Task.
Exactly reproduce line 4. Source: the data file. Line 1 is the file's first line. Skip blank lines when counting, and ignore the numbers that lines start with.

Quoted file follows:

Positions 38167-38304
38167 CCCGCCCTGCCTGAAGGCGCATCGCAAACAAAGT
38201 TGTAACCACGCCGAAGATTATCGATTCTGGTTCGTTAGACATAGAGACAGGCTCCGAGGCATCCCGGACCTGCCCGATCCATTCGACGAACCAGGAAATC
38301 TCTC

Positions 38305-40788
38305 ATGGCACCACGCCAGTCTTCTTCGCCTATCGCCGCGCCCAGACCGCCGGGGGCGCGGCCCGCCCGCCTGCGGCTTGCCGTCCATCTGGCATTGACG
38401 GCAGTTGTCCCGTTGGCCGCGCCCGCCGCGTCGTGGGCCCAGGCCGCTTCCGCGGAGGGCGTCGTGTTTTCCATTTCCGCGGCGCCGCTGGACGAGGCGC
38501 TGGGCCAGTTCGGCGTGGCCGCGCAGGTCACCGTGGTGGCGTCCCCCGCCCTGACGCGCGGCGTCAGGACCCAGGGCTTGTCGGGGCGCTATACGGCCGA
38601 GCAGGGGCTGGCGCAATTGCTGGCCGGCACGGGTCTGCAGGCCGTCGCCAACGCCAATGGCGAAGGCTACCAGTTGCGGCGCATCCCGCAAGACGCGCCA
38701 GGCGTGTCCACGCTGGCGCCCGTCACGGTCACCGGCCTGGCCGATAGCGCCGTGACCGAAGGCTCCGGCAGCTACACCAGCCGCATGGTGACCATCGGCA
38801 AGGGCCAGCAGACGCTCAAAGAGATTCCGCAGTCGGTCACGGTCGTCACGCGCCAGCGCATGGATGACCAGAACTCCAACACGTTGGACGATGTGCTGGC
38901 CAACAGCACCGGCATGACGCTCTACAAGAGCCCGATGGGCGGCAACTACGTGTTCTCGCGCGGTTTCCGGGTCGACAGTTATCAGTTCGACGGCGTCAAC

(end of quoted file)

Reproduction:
38301 TCTC